Notes of pathways

By garden designer Helen Elks Smith. There is an increasing body of evidence demonstrating the impact of nature, greenery and the effect that simply being outside has on our everyday lives.

It has been shown that we react at a deeply subconscious level to our surroundings. There is evidence that it takes just 3 minutes for green landscapes to give significant relief from stress and anxiety.  Our gardens have a positive impact on our daily lives.

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Building blocks used by garden designers are, in the main, green and these are used to define spaces.  The connections between these spaces have an atmosphere that determines how we feel when moving around the garden.  These pathways can hinder or encourage movement.

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Closely planted avenues of pollarded trees such as limes have been used for centuries to create lightly shaded walkways where one might take a ‘turn around the garden’.   The narrower the trees,  the faster you will walk beneath them.   Planting the trees with a wider gap underneath also allows vehicles to pass beneath, although on this busy B road (below) in Dorset the cars are generally going too fast to appreciate the subtle pull of the landscape.

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Under the strong heat and light of the Mediterranean sun, this high, narrow path in the Alhambra in southern Spain offers welcome shade.

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But in the UK, this tall evergreen hedge would feel uncomfortable, despite the gentle curve, and it would be less used or cause you to speed up as you passed through.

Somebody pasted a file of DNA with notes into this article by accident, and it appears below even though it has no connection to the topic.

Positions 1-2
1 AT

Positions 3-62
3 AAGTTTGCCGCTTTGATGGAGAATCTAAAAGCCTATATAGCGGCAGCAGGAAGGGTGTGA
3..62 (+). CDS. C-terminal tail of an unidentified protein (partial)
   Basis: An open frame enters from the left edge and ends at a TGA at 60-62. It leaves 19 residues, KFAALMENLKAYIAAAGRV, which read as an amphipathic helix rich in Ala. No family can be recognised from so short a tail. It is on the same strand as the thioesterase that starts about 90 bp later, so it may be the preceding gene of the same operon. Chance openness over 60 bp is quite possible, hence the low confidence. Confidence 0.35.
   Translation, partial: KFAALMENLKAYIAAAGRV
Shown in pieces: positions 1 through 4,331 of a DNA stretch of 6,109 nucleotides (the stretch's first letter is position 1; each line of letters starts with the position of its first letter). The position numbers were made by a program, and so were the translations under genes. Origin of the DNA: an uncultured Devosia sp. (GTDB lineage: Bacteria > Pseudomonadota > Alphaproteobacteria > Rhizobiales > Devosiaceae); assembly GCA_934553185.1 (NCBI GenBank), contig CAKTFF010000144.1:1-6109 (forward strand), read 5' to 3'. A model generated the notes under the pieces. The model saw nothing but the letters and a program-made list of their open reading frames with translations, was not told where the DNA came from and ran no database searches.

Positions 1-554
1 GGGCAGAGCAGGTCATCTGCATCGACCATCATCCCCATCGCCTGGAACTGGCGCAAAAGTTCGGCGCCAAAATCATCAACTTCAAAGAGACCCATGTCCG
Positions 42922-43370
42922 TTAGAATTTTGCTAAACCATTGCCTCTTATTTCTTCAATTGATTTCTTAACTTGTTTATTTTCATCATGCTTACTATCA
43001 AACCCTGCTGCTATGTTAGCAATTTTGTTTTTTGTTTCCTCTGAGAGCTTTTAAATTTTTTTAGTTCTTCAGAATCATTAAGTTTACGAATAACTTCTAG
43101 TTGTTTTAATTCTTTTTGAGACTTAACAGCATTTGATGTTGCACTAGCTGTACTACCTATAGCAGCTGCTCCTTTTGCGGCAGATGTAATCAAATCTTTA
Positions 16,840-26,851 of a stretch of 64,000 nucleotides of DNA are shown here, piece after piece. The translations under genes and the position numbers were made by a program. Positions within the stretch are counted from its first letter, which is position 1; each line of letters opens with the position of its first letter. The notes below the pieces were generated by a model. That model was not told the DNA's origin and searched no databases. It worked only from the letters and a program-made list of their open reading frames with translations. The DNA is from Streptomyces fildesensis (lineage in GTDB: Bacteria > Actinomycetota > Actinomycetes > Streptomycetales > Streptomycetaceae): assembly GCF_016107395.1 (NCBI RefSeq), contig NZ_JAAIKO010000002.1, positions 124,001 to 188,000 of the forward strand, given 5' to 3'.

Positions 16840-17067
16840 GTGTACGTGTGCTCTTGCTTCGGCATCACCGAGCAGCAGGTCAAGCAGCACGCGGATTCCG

The overall design works best if the path’s planting also supports movement.  Different plant forms create different atmospheres; strong uprights and arching forms such as stipa gigantea tend to dominate and create a focal point, which through repetition can lead the eye and encourage movement.  Here (below) at Wisley, wide planting beds of stipa gigantea  are balanced by the anchoring affect of the Achillea ‘Coronation Gold’  edging the paths as they curve away from the glasshouse. The overall atmosphere is restful as you stroll along the path.

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More upright forms can be used to create quicker and more forceful movement.   Unless you want to create a stampede, soften and slow the movement by  anchoring the planting with dome-shaped plants to add more stability.    Here the vertical stems and form  of the chinese birch (betula albosinensis ‘Fascination’) and the white foxgloves are balanced by the flat leaves and mounding form of the hosta, the horizontal leaves of the cimifuga, the pincushion flowers of the cirsium rivulare ‘Atropurpureum’ and astrantia

To maximize the impact of our gardens on how we feel we need to ensure that there is somewhere  we can simply sit and enjoy a cup of tea.   If we plan our pathways well we will be encouraged out into the garden and the countdown on those 3 minutes will start as soon as we set foot outside.

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